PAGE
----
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Cummins brings evening of delights

Danielle Cummins plays “Greensleeves (What Child is This)” after the performance of the La Mer Duo with Nicodemus Maracut on piano in Morgan Auditorium Saturday. Cummins was excited to have played one of her original compositions during the performance titled “Crystal Cove,” written last month. Cummins ended “Greensleeves” by announcing, “Christmas is coming.”/photo by Jasmin Miranda.

Danielle Cummins plays “Greensleeves (What Child is This)” after the performance of the La Mer Duo with Nicodemus Maracut on piano in Morgan Auditorium Saturday. Cummins was excited to have played one of her original compositions during the performance titled “Crystal Cove,” written last month. Cummins ended “Greensleeves” by announcing, “Christmas is coming.” / photo by Jasmin Miranda.

Rachel Sandoval
Staff Writer

The University of La Verne campus was roaring Saturday night with the noise of the home football game, but inside Morgan Auditorium the sounds of the violins crying and pianos playing filled the acoustics of the room.

Adjunct music professor Danielle Cummins led the recital by playing the violin and Nicodemus Maracut accompanied with the piano followed by the La Verne Chamber Orchestra.

“The way she played the violin was mesmerizing,” senior psychology major Max Brown said.

“I don’t usually listen to this genre of music, but I felt the story she was telling through the music she was playing.”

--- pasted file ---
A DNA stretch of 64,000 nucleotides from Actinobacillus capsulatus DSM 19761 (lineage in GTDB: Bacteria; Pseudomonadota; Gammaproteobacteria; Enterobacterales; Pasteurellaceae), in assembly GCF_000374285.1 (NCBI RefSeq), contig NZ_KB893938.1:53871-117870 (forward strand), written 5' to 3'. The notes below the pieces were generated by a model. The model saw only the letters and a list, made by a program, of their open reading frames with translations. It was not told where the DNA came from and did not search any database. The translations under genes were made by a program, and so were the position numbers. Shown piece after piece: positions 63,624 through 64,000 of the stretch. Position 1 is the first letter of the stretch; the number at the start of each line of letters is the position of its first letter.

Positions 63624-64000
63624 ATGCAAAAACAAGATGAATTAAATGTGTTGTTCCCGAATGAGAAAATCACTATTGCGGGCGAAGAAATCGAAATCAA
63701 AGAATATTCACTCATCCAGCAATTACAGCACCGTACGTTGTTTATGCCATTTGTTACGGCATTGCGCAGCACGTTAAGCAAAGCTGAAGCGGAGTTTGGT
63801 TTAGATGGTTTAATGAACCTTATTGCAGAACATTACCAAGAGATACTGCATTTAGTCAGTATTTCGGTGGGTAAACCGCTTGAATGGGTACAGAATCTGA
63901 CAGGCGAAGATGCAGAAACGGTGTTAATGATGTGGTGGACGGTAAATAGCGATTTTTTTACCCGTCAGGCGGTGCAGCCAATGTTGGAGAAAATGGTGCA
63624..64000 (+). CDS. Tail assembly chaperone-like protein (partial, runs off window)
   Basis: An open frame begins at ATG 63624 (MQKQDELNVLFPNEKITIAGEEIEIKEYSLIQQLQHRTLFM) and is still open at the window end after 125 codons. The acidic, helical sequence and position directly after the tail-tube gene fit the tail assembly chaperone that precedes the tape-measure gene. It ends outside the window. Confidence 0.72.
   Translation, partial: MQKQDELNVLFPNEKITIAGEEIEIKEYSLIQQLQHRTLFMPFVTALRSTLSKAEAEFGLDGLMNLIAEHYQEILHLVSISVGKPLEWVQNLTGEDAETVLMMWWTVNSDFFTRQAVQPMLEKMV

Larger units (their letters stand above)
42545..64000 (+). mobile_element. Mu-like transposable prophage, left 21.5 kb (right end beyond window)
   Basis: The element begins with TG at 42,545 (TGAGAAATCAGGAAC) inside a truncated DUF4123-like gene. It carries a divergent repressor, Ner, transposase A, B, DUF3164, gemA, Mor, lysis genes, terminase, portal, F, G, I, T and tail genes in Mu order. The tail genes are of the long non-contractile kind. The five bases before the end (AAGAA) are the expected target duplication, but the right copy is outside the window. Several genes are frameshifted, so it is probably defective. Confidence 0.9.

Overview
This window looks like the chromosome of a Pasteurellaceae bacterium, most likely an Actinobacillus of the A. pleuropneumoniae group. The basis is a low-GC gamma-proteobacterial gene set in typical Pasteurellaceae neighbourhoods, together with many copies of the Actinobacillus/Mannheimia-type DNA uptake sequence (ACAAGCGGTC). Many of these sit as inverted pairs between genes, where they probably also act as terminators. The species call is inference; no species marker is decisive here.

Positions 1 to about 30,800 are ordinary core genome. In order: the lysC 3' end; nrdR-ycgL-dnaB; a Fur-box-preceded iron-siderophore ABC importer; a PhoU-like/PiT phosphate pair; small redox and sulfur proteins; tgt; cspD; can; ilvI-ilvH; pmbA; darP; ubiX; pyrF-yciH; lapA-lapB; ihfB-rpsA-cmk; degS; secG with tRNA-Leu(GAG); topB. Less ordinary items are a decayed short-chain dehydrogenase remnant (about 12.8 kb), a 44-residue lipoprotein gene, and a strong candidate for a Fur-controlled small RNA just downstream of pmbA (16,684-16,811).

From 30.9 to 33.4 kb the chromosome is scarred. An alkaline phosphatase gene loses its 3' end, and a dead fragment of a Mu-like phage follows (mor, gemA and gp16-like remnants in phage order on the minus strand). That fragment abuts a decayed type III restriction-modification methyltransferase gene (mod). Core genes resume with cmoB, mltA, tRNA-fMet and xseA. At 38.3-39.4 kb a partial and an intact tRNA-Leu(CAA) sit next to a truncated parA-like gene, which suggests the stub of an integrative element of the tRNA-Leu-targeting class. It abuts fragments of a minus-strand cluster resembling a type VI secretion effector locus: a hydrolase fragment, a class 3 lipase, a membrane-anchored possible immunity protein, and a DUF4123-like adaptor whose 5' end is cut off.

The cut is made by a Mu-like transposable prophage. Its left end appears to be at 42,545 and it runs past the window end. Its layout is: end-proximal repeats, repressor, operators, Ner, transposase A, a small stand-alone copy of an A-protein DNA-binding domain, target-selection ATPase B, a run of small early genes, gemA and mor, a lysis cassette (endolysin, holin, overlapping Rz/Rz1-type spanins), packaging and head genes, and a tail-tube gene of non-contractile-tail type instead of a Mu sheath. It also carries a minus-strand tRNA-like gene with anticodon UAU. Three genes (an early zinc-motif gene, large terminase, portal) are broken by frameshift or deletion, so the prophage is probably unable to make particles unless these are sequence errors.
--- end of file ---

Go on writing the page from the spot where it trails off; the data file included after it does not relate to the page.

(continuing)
Before performing the pieces, Cummins explained the story behind each piece and the original composer.

The pieces all had one thing in common and that was the romance in the notes.

“I really like the dramatic pieces if you haven’t noticed,” Cummins said before performing “Thaïs Méditaion” by Jules Massenet.

Cummins played a variety of classical music pieces from Bach, Mozart, Beethoven, Fauré, Järnefelt and Beach.

While performing “Apré Un Rêve” you could see a smile on Cummins face that exhibited her love for the music.

The last piece she performed was a song she had written herself titled “Crystal Cove.”

“You could tell that when she wrote that piece it was personal to her and it still is today when she played it,” Brown said.

The chemistry between the violin and piano was evident when each note seemed to have a partner in each other through the song.

While performing “Crystal Cove” Maracut had a chance to display his skill of the piano during a short solo Cummins wrote into the song.

The second part of the show followed after a quick intermission to set up.

The orchestra performance began with “Harvest Reel” by Deborah Baker Monday, a contemporary composer.

The orchestra performed three songs in total, which included pieces from Antoníák Dvorák and Henry Purcell.

“Every time I perform I feel a sense of pride from the songs,” Cristobal Guiterrez, senior psychology major, said.

“I treat them as if they are my own by perfecting every note in the song,” Gutierrez said.

Guiterrez plays the violin in the La Verne Chamber Orchestra.

The orchestra ended the night with “Jigg (Short and Sweet),” a happy and lively song composed by Henry Purcell.

“It felt as though I was watching a world famous orchestra not a college orchestra,” senior business administration major Christopher Ames said.

“I was impressed by how professional they sounded,” Ames said.

The event concluded with a standing ovation of the audience to both performances.

Rachel Sandoval can be reached at rachel.sandoval@laverne.edu.

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